He’d seen that look of recognition several times since he and Zara landed on Eden, and each time it was harder to face than the last. When he first became conscious back on Zara’s ship, he’d briefly wanted to remember his maker. But now, after a month of being no one but himself, he didn’t want to know more about the man. He was afraid of his maker’s memories.
He glanced at Avram, who had agreed to be their guide. The old man’s white hair and beard were unkempt as always. When they’d first met, Avram too had stared at him with that I-didn’t-expect-to-meet-you-out-here look, but Avram didn’t meet his eyes now.
“Will you be leading us again, Swifthammer? Like before?” The grandmother asked the question as casually as she might have asked whether he thought it would rain. Silence fell around the table. Though the smell of a hot root-vegetable stew still in its serving bowl beckoned enticingly, no one moved.
Kell’s breath caught. He glanced at Zara, who sat perfectly still on the other side of Avram, her lips rounded in what could have been a silent “No.”
He wrapped his arms around himself and with difficulty returned the grandmother’s gaze. He shook his head slightly, apologetically. “My name is Kell.” His voice sounded hollow in his own ears. His heart was pounding. “Not—” He couldn’t make himself speak the syllables of the strange name. “Just Kell. I’m sorry.”
“It’s we who apologize, Kell.” Seth spoke quietly, but his basso voice reverberated off the walls. He frowned reprovingly at his mother. “But you do look a bit like him. My mother is old. Sometimes she gets confused.”
Around the table, people began serving the stew and eating. “Many of us resemble one another,” Avram said. He patted Kell’s arm and smiled encouragingly. “Too many shared bloodlines. Everyone is someone’s third cousin.”
Kell let out the breath he hadn’t realized he was holding and returned Avram’s smile. He took the serving bowl as it came around and ladled some stew onto his plate. It smelled delicious. Garden thyme, Kell thought. Hardy oregano. Sage. The recognition was sudden and certain. He had no idea where it came from.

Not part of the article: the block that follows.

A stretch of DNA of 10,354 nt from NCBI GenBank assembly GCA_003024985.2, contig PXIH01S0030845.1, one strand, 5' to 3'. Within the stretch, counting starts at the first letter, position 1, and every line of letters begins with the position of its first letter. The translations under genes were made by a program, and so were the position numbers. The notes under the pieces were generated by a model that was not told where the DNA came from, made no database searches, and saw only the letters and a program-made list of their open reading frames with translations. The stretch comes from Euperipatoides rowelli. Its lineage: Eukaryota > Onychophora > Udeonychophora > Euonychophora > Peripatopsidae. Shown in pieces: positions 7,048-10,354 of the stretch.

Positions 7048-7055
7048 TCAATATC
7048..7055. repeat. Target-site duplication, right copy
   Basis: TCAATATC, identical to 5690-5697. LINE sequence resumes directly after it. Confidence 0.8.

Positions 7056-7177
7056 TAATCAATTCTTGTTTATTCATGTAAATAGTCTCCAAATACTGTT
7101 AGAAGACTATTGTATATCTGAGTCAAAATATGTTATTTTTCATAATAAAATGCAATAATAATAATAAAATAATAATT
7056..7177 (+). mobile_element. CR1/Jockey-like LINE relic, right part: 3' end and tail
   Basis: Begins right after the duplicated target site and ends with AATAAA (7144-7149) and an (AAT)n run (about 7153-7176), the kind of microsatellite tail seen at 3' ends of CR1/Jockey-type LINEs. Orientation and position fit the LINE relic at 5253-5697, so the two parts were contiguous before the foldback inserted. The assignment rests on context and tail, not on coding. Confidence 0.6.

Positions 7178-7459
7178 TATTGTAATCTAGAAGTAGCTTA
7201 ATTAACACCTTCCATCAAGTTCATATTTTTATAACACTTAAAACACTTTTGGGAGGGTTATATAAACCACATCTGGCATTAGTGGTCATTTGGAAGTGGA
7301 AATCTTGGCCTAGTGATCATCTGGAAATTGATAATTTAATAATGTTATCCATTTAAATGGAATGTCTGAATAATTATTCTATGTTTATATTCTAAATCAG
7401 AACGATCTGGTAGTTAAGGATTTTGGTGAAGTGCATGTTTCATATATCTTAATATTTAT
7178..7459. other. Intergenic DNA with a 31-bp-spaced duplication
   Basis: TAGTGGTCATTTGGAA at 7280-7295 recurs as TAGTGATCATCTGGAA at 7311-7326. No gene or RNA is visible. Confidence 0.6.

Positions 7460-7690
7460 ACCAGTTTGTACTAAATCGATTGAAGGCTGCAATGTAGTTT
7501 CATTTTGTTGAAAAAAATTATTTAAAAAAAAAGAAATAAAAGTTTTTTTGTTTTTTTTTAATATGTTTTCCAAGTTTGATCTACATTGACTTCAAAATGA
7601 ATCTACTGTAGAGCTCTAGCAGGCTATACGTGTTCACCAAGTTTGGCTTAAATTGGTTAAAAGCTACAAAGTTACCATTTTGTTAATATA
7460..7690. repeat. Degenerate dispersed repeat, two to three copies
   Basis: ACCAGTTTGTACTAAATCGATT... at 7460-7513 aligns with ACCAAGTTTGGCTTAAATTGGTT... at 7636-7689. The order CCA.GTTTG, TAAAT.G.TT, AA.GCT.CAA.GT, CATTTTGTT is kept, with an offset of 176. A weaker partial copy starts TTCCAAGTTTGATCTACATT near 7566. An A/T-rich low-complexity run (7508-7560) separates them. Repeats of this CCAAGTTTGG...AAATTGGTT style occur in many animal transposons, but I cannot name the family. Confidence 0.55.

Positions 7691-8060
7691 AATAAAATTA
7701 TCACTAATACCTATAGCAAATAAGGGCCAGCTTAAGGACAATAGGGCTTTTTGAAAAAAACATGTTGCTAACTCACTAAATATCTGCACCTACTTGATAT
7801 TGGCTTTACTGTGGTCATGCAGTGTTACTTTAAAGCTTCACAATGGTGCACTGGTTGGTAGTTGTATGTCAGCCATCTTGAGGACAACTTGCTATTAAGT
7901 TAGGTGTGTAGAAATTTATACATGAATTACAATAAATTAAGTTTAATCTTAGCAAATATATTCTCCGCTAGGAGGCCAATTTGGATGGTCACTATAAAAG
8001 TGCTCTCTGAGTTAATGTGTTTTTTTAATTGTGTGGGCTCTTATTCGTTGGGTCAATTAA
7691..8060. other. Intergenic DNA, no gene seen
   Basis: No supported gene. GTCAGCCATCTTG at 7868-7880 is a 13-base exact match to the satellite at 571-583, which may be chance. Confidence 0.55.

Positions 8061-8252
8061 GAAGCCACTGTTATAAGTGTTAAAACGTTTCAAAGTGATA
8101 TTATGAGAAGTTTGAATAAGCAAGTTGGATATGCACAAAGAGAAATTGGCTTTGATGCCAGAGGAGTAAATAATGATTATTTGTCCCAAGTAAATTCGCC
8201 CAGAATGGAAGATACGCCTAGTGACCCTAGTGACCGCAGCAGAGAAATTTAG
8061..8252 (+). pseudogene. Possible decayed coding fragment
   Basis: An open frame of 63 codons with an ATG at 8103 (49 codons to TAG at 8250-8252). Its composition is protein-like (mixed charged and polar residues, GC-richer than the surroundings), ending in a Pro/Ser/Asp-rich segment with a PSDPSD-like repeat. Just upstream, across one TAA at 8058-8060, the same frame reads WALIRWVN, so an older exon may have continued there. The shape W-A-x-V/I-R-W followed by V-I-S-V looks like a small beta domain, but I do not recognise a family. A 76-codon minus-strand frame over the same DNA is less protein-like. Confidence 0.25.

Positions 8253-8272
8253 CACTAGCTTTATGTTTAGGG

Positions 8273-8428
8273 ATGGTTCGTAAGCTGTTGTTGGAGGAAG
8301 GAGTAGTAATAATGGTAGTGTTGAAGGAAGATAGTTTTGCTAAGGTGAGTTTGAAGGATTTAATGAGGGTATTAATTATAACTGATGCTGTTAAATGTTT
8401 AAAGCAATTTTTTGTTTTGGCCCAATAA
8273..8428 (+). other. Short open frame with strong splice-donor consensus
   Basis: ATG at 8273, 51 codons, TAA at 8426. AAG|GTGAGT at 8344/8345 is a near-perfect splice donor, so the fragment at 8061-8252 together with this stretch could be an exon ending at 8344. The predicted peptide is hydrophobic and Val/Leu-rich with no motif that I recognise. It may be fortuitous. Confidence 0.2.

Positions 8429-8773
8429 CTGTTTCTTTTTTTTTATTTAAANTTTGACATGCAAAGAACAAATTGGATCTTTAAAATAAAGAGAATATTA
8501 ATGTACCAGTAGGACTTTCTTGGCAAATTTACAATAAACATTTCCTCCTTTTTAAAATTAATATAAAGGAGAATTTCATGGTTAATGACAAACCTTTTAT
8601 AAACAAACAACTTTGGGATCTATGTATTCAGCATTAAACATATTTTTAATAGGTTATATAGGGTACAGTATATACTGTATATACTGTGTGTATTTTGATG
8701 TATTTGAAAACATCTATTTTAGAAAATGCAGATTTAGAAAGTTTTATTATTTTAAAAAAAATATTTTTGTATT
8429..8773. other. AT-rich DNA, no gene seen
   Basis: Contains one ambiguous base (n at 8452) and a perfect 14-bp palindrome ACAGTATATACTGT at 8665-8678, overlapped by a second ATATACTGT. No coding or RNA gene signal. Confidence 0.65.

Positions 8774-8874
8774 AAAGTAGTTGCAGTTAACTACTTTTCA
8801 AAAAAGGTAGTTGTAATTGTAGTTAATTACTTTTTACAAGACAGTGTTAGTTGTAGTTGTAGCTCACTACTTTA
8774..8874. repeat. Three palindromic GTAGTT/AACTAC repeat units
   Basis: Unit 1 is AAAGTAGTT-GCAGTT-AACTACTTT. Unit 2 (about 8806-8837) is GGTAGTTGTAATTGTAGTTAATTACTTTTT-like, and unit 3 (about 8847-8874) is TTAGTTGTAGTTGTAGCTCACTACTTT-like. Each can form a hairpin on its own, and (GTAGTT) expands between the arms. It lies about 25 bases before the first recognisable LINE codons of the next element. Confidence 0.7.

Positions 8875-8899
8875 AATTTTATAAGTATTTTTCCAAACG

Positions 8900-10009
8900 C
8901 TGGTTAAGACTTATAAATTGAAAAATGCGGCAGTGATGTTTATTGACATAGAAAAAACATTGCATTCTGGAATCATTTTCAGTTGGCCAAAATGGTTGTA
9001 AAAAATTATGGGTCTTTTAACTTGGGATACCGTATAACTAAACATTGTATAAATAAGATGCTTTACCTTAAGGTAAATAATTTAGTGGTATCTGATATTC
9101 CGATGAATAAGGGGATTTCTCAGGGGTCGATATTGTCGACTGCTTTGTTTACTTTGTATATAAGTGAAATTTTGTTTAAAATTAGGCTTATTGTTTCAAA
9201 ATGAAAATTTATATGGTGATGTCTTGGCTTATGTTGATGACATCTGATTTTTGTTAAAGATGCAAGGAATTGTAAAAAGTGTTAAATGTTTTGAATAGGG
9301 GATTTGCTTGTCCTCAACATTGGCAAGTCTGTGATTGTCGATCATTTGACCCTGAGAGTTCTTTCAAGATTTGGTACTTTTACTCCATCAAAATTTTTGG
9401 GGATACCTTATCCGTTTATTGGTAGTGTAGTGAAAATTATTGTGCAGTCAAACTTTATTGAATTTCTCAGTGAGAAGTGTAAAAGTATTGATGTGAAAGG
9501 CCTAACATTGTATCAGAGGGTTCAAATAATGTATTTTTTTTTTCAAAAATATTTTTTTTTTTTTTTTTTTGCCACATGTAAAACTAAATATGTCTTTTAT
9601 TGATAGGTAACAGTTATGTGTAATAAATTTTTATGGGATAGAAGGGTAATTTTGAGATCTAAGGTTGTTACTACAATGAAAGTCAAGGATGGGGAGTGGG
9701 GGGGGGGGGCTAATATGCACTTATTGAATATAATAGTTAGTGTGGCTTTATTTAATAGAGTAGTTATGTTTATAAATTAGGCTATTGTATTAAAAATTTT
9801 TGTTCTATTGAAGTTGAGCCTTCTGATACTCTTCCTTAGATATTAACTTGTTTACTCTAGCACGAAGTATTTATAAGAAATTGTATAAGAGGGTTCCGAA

This brought him back to the problem the old woman had raised. He had to face it. With his stomach in a knot and his dinner forgotten, he braced himself. He held the spoon tightly in white-knuckled hands that might have bent a more delicate implement. “I’d like to hear about this Sw—” His throat constricted, as if the name had to be kept down. “It’s a strange name.”
Want to read more? You can find Freeing Eden at Amazon
About the Author:
Author G. S. Kenney (Ginger) started reading early, and never stopped. In kindergarten, drawn in by an interesting book with a picture of three witches at a cauldron, she learned to read by starting with Macbeth. Now she writes speculative fiction. Her science-fiction romance novel Freeing Eden, published by Soul Mate Publishing, was a 2018 finalist in the Golden Heart® contest of the Romance Writers of America. Its sequel, The Last Lord of Eden, will be published by Soul Mate in April, 2020.
Interested in many fields, Ginger studied the “Great Books” at St. John’s College, architecture at Harvard, and financial planning at Boston University. She has also conducted post-doctoral research in psychology at the Center for Creative Leadership in Greensboro, North Carolina, and worked in software systems development. In addition to writing fiction, she is an avid photographer. She has traveled to six of the seven continents, and has the photographs to prove it. But when she and her husband moved to Northern California from Massachusetts in 2014, she came to realize that no place was as beautiful as home.
Social media links: Website: http://www.gskenney.com/ Facebook: @gskenneyauthor Twitter: @gskenneyauthor